Foreword by Ken Livingstone, Mayor of London




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• Securely cover skips.

• Minimise drop heights to control the fall of materials.

• Regularly damp down surfaces with water.


 High Risk

• As for low and medium risk sites.

• Completely enclose skips whenever possible.

• Hard surface areas where skips are to be stored.

• Reduce drop heights by using variable height conveyors or chutes.


6.10 Scabbling

Scabbling is the process of grinding concrete using a machine tipped with steel or carbide material to rapidly pound it. The following measures should be in place at all sites to comply with BPM:

• Pre-wash work surfaces.

• Screen off work areas.

• Vacuum up all dusty residue rather than sweeping away.


6.11 Waste disposal/burning

Previous Government best-practice documents17 state that under the Clean Air Act 1993, bonfires are not recommended on site and if unavoidable, they should be supervised at all times. However, it is recognised across London that local authorities prefer to set conditions that prevent any bonfires on site. Taking into account the Clean Air Act 1993 and nuisance legislation (Environmental Protection Act 1990), this Best Practice Guidance recommends that:

• No burning of any material is permitted on site.

• All excess material should not be wasted, but used or safely removed from site according to appropriate legislation.


 High Risk

• In addition to the above, the developer should produce a waste or recycling plan following guidance from the Mayor’s SPG on Sustainable Design and Construction18. Further information on waste plans is provided on the Environment Agency website or in Appendix 2. The Environment Agency suggests that a waste plan includes the following best practice procedures:

- Identify the waste types that are likely to be produced and aim to reduce the amount of waste as much as possible, through identifying routes to reuse or recycle materials.

- Control access to storage areas to minimise risk of theft or damage.

- Set up a dedicated store for timber, from which workers can
re-use supplies.

- Store any materials away from sensitive locations in fenced off areas.

- Label all waste storage and skips, detailing the type of waste.

- Employ a just-in-time policy to deliver materials in order to reduce the storage time on site.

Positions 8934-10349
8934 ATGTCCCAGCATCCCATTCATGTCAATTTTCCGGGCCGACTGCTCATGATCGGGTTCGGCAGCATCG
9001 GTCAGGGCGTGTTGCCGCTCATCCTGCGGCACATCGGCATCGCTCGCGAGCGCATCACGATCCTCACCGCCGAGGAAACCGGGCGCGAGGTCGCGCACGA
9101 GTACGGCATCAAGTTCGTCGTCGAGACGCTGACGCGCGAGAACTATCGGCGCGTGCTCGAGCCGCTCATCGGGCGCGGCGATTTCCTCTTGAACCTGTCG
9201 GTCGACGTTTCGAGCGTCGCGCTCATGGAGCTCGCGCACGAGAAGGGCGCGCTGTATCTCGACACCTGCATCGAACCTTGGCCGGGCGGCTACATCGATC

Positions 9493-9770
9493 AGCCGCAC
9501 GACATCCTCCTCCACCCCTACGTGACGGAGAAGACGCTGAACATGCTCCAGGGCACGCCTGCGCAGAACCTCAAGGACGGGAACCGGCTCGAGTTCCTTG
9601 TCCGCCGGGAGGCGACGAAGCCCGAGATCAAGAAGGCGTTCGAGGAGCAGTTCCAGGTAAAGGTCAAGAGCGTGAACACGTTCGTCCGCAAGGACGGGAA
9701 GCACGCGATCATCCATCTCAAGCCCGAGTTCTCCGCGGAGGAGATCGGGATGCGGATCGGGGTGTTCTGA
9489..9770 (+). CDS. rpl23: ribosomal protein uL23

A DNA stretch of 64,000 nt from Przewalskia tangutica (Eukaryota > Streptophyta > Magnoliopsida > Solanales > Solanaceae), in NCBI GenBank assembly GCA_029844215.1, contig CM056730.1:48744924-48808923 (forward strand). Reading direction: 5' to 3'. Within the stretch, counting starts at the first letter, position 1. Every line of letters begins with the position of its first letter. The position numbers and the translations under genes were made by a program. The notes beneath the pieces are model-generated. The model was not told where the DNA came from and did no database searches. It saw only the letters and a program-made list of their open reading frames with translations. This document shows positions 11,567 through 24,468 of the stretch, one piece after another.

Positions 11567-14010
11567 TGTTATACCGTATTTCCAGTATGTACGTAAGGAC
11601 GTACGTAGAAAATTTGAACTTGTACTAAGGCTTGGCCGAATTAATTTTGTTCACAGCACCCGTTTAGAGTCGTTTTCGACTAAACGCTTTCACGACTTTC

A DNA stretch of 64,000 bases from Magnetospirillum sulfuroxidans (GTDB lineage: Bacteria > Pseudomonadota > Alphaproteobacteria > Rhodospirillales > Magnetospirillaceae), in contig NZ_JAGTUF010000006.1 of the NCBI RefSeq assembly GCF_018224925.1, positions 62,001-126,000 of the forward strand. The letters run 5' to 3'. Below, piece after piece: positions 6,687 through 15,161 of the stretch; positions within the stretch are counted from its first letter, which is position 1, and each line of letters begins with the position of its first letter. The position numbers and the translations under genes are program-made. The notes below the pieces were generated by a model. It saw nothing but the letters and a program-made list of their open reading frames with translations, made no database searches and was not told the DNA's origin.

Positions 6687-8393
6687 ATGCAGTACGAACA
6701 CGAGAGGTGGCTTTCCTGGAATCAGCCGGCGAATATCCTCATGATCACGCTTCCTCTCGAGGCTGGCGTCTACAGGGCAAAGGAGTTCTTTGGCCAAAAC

- Consider using recycled materials and recycle any materials used on site rather than disposing of them (including timber, aggregates, soil, tarmac, bricks, masonry, concrete and glass). CIRIA provides lists of recycled materials that companies will accept.

- If practicable, remove materials for recycling from buildings prior to demolition or from demolition spoil.


6.12 Dealing with spillages

For all sites, the following measures should be followed:

• use bunded areas wherever practicable

• regularly inspect the site area for spillages

• have spillage kits readily available

• clean spillages using agreed wet handling methods

• vacuum or sweep regularly to prevent the build up of fine waste dust material, which is spilled on the site and is designated as waste that is no longer fit for use should be dealt with in accordance with the Waste Management Licensing Regulations (WMLR), 1994

• inform the Environment Agency, London Fire and Emergency Planning Authority (LFEPA) or the Health Protection Agency (HPA) if harmful substances are spilled.


More information is provided by the Environment Agency in Pollution Prevention Guideline 6 - see Appendix 3.

6.13 Demolition activities

Potential dust hazards can be assessed according to BS 6187: Code of Practice for Demolition19, which includes all aspects of project development and management from demolition techniques to re-using or recycling materials. The demolition of buildings may result in a site being classified as medium or high risk during this activity.

Any asbestos must be dealt with by a registered contractor at all times and removed according to appropriate regulations (see Appendix 3) and approved codes of practice/HSE guidance such as HSG24820 and MDHS10021. Developers must carry out a Type 3 asbestos survey and undertake the following tasks:

• notify the Health and Safety Executive of any work

• always employ competent and licensed contractors

• clearly identify the location of asbestos containing materials before starting work.

• put in place procedures to sample and analyse suspect materials

• carry out independent air sampling to ensure standards are met

• dispose of asbestos-containing materials to licensed waste sites according to HSE guidelines before the demolition company is
given access.


Other examples of best practice in demolition:

• sheet and screen buildings with suitable material and where possible strip inside buildings before demolition begins

• ensure that a specialist contractor removes any asbestos before demolition (see section 6.14)

• materials should be removed from site as soon as possible. If stored, techniques covered in section 6.7 should be followed

• avoid explosive blasting where possible and consider using appropriate manual or mechanical alternatives

• bag and remove any biological debris or damp down before demolition.


Developers should refer to Sections 80-82 of the Building Act 1984 and the ICE Demolition Protocol.

6.14 Hazardous or contaminated materials